Autodesk hired almost 75 interns in the Americas this year, all of which were required to give a 5 minute, rapid-fire, rundown of what they did on their internship experience. As I came in a little late, I had the opportunity to gain some public speaking practice by discussing what it was I planned to accomplish, while the remaining interns discussed their results. The system was highly professional, took place in the Hyatt Regency, and our audience included plenty of individuals whose titles start with the letter C.
While the workload has been significant, the culture at Autodesk is uniquely relaxed. I say uniquely, as I have yet to encounter a place such as this. I showed up on my first day wearing the traditional East Coast suit and tie and heard whispers when I turned my back: “Is he gonna wear that every day?”… “does he own jeans?”. And where the dress code is relaxed, so too are the people. Meetings are sometimes held outdoors, over lunch, working from home is encouraged, and beer/wine and pizza is served on Thursdays @ 4 on the 4th floor (p.s. Indian pizza is ten times better than Hungarian pizza…just saying).
I had the privilege of attending a sustainability offsite meeting in the beautiful wine-country of Sonoma. This introduction into off-site camaraderie and planning sessions was intriguing and established an appreciation for the necessity of long-term, cooperative planning. As part of this off-site (besides the wine-tasting, filet mignon, and tandem-bike riding with the director of sustainability) we took a conflict-personality test which established our primary method for dealing with conflict. I got a 99 on the test! Yeah A+! Or…, actually, 99th percentile of all ever tested with my main style being competitive. Which, of course, I argued against with the instructor until I won…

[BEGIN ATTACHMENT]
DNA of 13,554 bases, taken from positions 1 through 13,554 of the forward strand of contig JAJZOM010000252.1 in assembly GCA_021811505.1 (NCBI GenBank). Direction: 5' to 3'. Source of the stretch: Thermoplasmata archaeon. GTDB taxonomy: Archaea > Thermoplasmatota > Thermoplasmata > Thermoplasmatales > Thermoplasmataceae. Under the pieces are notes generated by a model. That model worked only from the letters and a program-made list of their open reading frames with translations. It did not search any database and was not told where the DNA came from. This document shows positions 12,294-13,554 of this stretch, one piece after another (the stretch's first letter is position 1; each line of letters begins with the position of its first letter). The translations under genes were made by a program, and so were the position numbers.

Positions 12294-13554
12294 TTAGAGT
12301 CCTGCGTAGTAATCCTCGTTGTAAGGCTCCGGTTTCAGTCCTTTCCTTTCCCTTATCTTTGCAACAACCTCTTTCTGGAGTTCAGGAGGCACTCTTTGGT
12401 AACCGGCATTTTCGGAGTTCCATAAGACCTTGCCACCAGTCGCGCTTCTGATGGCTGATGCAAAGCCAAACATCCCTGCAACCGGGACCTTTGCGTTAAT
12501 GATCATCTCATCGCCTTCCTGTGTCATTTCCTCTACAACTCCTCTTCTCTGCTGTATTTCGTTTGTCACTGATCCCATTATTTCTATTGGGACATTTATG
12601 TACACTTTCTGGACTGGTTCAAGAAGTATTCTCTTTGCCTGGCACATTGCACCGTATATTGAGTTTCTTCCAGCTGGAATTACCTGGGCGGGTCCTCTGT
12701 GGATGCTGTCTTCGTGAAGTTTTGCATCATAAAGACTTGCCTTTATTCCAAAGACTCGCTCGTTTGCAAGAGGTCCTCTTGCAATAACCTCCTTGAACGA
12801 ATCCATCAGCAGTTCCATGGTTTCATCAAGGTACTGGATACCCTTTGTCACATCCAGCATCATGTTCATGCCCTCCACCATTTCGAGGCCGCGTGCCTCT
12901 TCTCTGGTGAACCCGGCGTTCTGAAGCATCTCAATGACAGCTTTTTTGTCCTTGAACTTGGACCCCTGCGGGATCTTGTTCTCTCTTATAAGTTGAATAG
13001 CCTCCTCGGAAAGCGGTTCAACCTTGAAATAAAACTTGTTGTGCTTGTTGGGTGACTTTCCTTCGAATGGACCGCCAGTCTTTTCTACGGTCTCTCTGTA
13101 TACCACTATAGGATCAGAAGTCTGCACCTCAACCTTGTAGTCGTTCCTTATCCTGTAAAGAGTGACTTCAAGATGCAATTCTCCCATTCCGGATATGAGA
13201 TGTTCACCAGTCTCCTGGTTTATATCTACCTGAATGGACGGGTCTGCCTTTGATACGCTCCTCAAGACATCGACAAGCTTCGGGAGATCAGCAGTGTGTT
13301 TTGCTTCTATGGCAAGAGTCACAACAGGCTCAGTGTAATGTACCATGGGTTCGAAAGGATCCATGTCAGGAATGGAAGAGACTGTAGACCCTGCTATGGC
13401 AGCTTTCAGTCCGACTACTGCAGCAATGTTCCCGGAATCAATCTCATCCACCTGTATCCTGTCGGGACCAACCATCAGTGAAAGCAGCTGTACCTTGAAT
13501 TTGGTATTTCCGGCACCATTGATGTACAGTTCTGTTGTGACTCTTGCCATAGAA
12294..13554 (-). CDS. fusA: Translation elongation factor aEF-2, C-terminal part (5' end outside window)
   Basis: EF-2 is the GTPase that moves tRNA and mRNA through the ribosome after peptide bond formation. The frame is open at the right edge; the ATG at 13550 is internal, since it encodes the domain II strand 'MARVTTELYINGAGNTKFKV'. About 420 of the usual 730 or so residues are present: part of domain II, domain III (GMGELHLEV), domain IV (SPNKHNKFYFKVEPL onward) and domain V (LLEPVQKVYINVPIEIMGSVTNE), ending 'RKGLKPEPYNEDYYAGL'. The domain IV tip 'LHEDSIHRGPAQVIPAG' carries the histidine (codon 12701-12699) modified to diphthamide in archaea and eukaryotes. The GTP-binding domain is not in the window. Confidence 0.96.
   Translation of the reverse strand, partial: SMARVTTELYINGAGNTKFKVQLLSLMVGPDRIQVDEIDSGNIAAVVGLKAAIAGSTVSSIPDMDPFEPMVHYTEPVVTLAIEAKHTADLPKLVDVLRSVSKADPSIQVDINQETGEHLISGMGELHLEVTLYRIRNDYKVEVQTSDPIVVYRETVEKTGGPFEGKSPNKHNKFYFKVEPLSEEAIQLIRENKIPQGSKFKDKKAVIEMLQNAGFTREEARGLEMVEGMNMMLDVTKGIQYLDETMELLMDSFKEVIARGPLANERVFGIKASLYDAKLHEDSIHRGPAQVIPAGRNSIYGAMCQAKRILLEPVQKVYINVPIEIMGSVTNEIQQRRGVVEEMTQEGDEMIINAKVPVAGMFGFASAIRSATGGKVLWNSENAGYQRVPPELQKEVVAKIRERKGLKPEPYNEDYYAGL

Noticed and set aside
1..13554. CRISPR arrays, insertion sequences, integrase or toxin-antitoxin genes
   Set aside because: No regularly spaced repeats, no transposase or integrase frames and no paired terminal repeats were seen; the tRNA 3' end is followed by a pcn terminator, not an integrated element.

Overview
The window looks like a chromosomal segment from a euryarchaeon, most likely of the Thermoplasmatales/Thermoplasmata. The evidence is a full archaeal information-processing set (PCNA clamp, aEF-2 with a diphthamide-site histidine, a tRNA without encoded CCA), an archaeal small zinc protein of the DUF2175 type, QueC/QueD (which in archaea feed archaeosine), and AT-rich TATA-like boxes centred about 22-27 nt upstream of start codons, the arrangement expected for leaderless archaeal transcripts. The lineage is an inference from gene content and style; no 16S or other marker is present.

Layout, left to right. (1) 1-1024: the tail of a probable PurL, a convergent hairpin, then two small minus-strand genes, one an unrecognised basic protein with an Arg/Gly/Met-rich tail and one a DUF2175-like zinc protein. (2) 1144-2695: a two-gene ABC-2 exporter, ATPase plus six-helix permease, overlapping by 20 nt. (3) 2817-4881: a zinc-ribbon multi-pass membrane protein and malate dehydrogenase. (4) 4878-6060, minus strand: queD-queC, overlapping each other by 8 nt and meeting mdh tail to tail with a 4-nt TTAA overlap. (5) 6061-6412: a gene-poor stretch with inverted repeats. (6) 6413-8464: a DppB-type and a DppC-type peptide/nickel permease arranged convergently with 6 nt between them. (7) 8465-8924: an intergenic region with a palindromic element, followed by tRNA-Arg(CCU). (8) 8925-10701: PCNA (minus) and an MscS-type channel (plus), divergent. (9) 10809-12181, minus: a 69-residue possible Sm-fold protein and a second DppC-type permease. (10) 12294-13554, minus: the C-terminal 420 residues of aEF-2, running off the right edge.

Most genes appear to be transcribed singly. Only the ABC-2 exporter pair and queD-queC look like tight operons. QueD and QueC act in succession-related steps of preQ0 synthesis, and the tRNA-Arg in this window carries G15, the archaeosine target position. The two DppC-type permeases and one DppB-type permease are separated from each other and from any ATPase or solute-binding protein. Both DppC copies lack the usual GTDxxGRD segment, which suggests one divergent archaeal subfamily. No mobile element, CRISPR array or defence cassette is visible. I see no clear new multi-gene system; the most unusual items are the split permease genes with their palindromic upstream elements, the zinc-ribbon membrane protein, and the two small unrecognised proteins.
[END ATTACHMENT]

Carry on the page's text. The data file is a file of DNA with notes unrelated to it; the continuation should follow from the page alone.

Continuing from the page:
Overall the experience has been exciting and rewarding. I’ve had the opportunity to get drinks after work with just me and the C.M.O, watch the Blue Angels soar past the Golden Gate Bridge, ride the old-time trolleys home from work every day, sneak into the Fairmont hotel to use their fancy steam rooms, and dip my toes in the freezing cold Pacific. I look forward to getting through a lot of this data that has us a little bogged down before our Q3 reporting, and getting back to writing corporate policy and process documentation for our sustainability initiatives. All of the interns that had started this summer have left their posts to return to school, affording me the unique opportunity to have the full attention of the “higher-ups”. I expect to schedule a lunch with the C.E.O. and talk about his affinity for woodworking and bench-making, pushing policy documentation through the bureaucratic system that is any working organization, and establishing connections that will serve me well into the future. My brief time at Autodesk has been filled with non-stop action, which is just the way I like it. I look forward to whatever they can throw my way next. Till the next time, enjoy whatever it is you are doing and never, ever ride a bike in San Francisco…(seriously, these hills are stupid big)